The U.S. Food and Drug Administration regulates both cosmetics and drugs, but they’re not the same thing. The distinction is that drugs affect the structure of your body or the way it works, and cosmetics just make you look nicer. It’s the difference between a tube of mascara and a prescription of Latisse. Try telling that to Lancôme, though. The FDA happened to stop by the company’s website one day, and noticed that the company makes some claims that make their products sound less like cosmetics, and more like drugs.
The difference in UVB protection between an SPF 100 and SPF 50 is marginal. Far from offering double the blockage, SPF 100 blocks 99 percent of UVB rays, while SPF 50 blocks 98 percent. (SPF 30, that old-timer, holds its own, deflecting 96.7 percent).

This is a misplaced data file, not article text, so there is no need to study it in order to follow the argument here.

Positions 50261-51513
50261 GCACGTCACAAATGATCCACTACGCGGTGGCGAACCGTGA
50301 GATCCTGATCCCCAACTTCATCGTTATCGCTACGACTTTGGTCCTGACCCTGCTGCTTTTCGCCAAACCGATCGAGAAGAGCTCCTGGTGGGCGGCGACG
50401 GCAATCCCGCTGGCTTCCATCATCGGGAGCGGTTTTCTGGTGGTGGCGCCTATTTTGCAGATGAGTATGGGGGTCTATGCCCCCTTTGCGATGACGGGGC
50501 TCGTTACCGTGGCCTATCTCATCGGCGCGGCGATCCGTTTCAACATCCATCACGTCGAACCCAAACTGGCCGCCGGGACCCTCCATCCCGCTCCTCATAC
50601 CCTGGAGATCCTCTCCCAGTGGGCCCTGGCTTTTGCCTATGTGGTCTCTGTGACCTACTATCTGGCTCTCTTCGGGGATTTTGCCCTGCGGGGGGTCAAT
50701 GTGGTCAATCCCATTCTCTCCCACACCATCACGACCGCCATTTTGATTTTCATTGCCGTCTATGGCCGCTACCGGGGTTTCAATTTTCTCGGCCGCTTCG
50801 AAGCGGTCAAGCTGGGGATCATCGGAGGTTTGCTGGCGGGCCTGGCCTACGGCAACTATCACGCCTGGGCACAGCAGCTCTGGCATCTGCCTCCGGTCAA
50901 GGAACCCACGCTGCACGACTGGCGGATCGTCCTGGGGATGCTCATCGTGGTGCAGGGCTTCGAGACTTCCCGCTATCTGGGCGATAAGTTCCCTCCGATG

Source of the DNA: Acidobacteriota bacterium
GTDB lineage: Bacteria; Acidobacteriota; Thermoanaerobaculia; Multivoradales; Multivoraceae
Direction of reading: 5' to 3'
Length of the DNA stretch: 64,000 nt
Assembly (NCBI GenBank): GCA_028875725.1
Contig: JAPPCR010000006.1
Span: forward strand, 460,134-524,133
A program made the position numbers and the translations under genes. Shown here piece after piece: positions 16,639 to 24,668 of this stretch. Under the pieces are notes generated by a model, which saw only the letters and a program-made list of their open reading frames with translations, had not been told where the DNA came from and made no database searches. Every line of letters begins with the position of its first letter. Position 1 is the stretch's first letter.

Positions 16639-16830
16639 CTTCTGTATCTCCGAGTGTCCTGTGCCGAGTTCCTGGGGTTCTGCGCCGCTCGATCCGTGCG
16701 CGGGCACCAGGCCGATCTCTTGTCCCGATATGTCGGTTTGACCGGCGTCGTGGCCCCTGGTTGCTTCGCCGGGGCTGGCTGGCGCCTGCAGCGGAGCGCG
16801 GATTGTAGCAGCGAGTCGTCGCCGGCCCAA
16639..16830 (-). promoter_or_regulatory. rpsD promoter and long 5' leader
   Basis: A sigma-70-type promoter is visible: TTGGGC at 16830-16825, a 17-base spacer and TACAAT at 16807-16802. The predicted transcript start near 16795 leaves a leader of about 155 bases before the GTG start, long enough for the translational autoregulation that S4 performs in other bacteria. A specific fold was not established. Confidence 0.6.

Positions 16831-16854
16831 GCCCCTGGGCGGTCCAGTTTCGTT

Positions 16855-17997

More than half of the baby products recently tested by the Campaign for Safe Cosmetics were found to contain trace levels of formaldehyde and dioxane. Though the study didn’t accuse Johnson & Johnson of dumping barrels of the potential carcinogens directly into their baby products, the dangerous chemicals can form during the manufacturing process as other ingredients break down. The full list of 48 tested baby shampoos, lotions, soaps, and wipes—including some well-known products you probably have on your shelf—inside.
A recent study shows that phthalates found in some baby products such as shampoos and lotions may be, well, seeping into your baby. Phthalates are thought to cause reproductive problems in children, especially males. They’re not listed on the labels, so its hard for concerned consumers to avoid them.